There are many different types of special small circuits that we can build. I will list and briefly talk about a few of them just so you can get a rough idea of what they are and how they work. This isn’t super necessary to your understanding, but I think it’s a good stepping stone into our next section, the CPU. Below I’ve also included some images and diagrams of how they look and what gates we need to use to build them. Some important circuits include adders, multiplexers, decoders and latches.
- Adders do what they sound like they do, add two numbers together.
- Multiplexers allow us to choose what data we want to get. Think of it like a telephone operator. You want to call someone on the phone, so you dial a number, and then the telephone operator chooses what line to connect you to.
- Decoders allow us to selectively turn things on or off. You can think of a decoder as someone who works in a huge room with a thousand light switches. They wait for their boss to tell them a number and then they go and turn on that one specific light switch.
- A latch is a circuit that stores information. It takes in either a 1 or 0 and then stores it until we want to change it. Think of it as a coin in a safe. The coin is either heads or tails and will remain that way until we open up the safe and want to check what it is or change it.
With these simple circuits, it’s possible to create the components that make a computer. Modern computers are modeled after the von Neumann architecture, which was created in 1946 by John von Neumann. The von Neumann architecture is a clever way of splitting up the different parts of a computer. In this architecture we split up the computer into 4 main parts, some of which you may recognize the names of. We have the CPU, the memory (RAM), external memory (storage) and input output devices (mouse, keyboard, display etc.). The most important parts for us are the CPU and the RAM. You can think of the CPU as the brain of the computer and the RAM as the short-term memory of the computer. Normally, the CPU controls everything and does all the calculations while the RAM serves as a quick storage place for the CPU. Kind of like a mathematician and his notebook.
We can create both the CPU and RAM out of those simple circuits that we previously looked at (adder, multiplexer etc.). The way that they’re configured is extremely complex though and you don’t really have to know how it’s set up in order to get an understanding of how it works. If you’re interested I’ve included a diagram below.
Now that we have all this information out of the way we can finally start understanding how a CPU (the brains of the computer) works and how this relates to programming! Stay strong, we’re getting to all the good parts that will really solidify how we get from this hardware and logic to the modern computers we all use and love.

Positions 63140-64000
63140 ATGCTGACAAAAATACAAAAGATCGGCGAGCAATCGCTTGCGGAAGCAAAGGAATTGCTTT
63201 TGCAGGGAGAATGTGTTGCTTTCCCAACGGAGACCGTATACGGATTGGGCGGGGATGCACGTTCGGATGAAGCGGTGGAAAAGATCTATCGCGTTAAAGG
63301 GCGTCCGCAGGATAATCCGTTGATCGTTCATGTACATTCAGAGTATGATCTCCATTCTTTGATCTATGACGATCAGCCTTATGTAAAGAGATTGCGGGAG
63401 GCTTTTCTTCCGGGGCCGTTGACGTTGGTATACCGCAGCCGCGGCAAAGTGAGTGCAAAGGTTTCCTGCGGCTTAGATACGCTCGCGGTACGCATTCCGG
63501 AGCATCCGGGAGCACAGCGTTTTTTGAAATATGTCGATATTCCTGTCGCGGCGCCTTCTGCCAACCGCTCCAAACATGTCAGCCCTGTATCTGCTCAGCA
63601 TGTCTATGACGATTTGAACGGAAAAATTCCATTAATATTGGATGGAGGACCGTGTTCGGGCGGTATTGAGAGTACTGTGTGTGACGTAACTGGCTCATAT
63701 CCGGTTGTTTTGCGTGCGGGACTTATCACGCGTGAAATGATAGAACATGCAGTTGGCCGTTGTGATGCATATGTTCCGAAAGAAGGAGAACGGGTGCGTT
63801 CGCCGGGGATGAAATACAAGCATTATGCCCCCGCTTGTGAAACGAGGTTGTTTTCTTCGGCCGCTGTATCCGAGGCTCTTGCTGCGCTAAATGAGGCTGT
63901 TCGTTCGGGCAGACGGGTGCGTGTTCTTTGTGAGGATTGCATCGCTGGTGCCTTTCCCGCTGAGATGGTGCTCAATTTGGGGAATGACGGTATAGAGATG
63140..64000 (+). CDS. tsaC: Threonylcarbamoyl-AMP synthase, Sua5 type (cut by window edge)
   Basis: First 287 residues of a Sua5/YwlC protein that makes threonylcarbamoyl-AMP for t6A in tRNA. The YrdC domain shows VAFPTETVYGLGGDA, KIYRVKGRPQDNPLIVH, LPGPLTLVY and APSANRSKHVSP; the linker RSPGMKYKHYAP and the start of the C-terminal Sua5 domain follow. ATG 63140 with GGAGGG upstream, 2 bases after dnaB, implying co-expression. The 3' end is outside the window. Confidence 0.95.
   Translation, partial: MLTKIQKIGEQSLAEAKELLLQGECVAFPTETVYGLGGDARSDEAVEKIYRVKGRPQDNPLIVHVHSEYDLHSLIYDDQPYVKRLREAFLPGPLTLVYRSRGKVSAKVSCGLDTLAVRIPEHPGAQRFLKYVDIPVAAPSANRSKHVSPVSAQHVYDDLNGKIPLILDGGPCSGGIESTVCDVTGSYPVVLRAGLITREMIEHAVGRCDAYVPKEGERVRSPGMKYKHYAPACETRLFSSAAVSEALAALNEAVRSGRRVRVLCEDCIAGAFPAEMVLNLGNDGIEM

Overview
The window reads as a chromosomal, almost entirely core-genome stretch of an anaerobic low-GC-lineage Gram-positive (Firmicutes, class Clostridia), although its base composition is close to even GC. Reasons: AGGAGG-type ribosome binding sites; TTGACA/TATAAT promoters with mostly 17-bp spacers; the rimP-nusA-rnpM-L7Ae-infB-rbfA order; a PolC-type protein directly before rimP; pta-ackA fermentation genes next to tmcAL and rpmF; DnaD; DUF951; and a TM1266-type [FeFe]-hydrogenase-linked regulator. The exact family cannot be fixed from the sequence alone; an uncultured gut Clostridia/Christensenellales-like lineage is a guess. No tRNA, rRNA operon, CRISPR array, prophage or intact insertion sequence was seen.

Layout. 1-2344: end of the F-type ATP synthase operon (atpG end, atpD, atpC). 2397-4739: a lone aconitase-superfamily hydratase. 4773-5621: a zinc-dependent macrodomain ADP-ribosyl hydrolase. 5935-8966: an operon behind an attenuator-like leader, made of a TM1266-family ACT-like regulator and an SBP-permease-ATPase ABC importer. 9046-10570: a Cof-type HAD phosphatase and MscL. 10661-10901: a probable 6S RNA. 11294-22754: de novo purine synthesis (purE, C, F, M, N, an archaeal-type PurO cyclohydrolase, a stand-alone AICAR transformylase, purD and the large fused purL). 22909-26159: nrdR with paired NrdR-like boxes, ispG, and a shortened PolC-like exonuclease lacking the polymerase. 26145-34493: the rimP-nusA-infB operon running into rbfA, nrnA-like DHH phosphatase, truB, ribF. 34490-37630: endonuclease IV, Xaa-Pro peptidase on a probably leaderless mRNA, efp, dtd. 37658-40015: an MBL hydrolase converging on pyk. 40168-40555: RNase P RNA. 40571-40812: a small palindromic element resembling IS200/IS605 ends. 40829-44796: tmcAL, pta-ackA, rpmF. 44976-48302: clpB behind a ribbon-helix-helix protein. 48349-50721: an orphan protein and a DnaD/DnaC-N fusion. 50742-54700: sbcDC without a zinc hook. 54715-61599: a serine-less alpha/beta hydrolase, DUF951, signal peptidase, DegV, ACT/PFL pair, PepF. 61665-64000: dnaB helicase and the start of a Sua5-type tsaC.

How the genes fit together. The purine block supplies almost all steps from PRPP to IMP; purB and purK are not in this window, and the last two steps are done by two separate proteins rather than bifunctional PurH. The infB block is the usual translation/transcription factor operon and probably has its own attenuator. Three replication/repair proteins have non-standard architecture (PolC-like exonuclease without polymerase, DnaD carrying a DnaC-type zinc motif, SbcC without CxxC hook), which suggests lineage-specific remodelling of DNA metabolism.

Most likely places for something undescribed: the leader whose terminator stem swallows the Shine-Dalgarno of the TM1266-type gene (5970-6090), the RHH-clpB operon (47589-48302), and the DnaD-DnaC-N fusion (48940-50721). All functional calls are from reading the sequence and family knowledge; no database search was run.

A key idea that we need in order to understand how CPUs work is the idea of a clock speed. You might have actually seen them before when purchasing a computer or looking at a new Mac. That little 4.6 GHZ thing is the clock speed. You probably assume that higher speed = better performance, but what does that idea of “clock speed” actually mean in terms of our CPU? Well, it turns out that it’s extremely important.
Remember how we learned that the CPU is made up of all those little circuits? And those in turn are made up of all those little gates? Every configuration of those circuits and gates will only do one calculation, yet we need to constantly change the configuration in a very specific way in order to calculate more complex things that need multiple calculations (think adding multiple numbers together). Yet at the same time all those changes need to be synchronized across the whole computer otherwise the operations and data will get out of sync.
This is where the idea of a clock comes in. Every single one of those little gates is synced to a central clock in the computer that tells each circuit when to change configuration. By doing this we make sure all configurations “change” at the same time. The faster we make that clock run, the faster the computer will run (theoretically). That little 4.6 GHz number means that the clock for that computer can change configurations at up to 4,600,000,000 (4.6 BILLION) times per second. This is absolutely astounding. It’s sheer speed that we can change those configurations allowing us to do billions of simple calculations per second that give computers their superpowers.
This idea of clock speed gives us a big clue to understanding how a CPU works. From it, we know that a CPU works in a sequential synchronized way. So what does a CPU actually do? Well, a CPU has a set list of operations that it can do. This set list of things was decided by the CPU manufacturer. For example, some things that it can do can include adding two numbers, comparing if one number is bigger or smaller than another number, reading and writing things to the RAM (the little memory notebook). All a CPU does is load in a list of instructions, and then executes each instruction, one by one. These instructions can tell it to do many different types of things, including loading more instructions or storing data in RAM! The CPU also has one other really cool superpower that lets it do much more complex things: the ability to make decisions about what it should do next. This isn’t some terminator type sentience, but rather an extremely simple form of asking questions and then changing behavior based on the answer.